A spectacular starling murmuration is expected at Nottingham's Attenborough Nature Reserve today (2 January).
Hundreds of visitors are expected to watch.
Visit our Facebook page to watch the murmurations live at around 3.50pm.
What are murmurations?
A murmuration of starlings is a mass swooping of thousands of birds in the sky.
It's a mass aerial stunt - with a large group of birds flying and diving in unison.
Starlings murmurate for many reasons. Grouping together offers safety in numbers – predators find it hard to target one bird in the middle of a flock of thousands..
They also gather to keep warm at night and to exchange information, such as good feeding areas.
They gather over their roosting site, and perform their stunts before they roost for the night.
Where can you see them?
Autumn roosts usually begin to form in November, though this varies from site to site and some can begin as early as September.
More and more birds will flock together as the weeks go on, and the number of starlings in a roost can reach 100,000 in some places.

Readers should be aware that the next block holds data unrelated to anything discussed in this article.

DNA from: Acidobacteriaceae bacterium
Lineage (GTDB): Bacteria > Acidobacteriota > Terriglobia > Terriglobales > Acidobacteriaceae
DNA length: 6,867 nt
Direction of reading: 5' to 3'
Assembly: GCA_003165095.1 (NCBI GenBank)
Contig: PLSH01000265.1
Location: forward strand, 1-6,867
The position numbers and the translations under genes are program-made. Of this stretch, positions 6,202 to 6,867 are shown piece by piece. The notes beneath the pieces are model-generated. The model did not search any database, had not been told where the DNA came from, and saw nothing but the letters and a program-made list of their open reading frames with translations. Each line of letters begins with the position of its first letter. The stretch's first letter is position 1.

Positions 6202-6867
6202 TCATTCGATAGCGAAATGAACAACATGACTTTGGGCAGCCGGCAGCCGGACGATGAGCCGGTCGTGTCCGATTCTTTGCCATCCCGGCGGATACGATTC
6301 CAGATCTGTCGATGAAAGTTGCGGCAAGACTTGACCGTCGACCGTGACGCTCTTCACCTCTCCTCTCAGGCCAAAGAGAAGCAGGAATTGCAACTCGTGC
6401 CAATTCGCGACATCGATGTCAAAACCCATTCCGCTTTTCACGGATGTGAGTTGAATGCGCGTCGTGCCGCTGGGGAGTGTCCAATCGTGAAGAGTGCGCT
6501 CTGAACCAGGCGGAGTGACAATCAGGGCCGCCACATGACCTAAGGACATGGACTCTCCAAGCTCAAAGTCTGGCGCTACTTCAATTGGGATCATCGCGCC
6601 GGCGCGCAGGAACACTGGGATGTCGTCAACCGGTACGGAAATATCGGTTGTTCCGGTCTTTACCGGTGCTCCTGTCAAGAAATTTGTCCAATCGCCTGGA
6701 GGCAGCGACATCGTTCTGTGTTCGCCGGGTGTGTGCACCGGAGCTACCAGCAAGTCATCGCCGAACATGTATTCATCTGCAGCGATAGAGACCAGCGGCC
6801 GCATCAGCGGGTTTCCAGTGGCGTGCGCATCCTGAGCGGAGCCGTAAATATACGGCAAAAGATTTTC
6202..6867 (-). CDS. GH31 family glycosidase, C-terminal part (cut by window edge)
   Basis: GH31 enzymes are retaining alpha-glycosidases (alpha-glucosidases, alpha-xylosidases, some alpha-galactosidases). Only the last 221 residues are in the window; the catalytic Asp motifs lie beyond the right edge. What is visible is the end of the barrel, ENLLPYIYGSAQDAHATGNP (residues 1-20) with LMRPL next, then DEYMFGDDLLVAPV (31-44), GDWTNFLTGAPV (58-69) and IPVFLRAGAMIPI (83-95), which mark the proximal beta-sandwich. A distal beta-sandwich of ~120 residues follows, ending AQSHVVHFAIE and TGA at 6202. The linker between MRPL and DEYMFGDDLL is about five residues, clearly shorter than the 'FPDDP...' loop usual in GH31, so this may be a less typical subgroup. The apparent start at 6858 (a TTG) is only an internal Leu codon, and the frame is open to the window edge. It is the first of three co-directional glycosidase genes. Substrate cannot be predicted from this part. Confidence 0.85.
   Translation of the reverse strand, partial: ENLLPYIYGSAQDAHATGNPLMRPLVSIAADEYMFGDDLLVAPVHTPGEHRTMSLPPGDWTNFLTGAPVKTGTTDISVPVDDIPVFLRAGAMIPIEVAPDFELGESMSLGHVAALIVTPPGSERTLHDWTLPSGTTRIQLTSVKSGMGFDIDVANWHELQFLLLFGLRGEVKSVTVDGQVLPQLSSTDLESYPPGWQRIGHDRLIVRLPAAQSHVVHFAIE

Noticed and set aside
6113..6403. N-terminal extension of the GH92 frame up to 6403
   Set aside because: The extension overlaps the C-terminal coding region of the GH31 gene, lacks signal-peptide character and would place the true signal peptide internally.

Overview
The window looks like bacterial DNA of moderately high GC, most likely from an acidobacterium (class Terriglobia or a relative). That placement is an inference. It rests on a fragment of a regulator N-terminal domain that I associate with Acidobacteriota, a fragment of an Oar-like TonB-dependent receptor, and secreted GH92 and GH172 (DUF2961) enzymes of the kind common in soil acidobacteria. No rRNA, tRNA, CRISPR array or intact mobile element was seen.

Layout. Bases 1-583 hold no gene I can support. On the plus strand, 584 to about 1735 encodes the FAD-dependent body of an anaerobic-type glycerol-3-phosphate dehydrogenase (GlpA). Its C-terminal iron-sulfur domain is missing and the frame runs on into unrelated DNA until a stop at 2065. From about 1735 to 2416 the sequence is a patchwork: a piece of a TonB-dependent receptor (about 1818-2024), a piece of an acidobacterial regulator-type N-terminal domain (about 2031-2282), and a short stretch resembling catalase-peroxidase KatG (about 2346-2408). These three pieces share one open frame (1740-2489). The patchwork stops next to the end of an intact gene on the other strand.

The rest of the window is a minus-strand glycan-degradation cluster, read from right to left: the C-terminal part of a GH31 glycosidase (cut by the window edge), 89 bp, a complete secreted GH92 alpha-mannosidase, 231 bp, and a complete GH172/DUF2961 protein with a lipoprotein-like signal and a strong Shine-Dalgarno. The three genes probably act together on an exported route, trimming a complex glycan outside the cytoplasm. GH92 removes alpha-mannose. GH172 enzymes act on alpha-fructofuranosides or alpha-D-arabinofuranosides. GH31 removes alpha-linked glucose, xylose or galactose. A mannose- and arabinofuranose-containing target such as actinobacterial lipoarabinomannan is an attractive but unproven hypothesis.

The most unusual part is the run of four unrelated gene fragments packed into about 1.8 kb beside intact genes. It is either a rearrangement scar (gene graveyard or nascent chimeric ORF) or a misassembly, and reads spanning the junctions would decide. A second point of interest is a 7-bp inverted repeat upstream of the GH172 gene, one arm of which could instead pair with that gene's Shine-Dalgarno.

Early evening, just before dusk, is the best time to see them across the UK.
They mainly choose to roost in places which are sheltered from harsh weather and predators, such as woodlands, but reedbeds, cliffs, buildings and industrial structures are also used.
Despite the size of the flocks, starling numbers are just a fraction of what they used to be.
The starling population has fallen by more than 80 per cent in recent years, meaning they are now on the critical list of UK birds most at risk.
The decline is believed to be due to the loss of permanent pasture, increased use of farm chemicals and a shortage of food and nesting sites in many parts of the UK.
For more information on starling murmurations, visit https://www.rspb.org.uk/.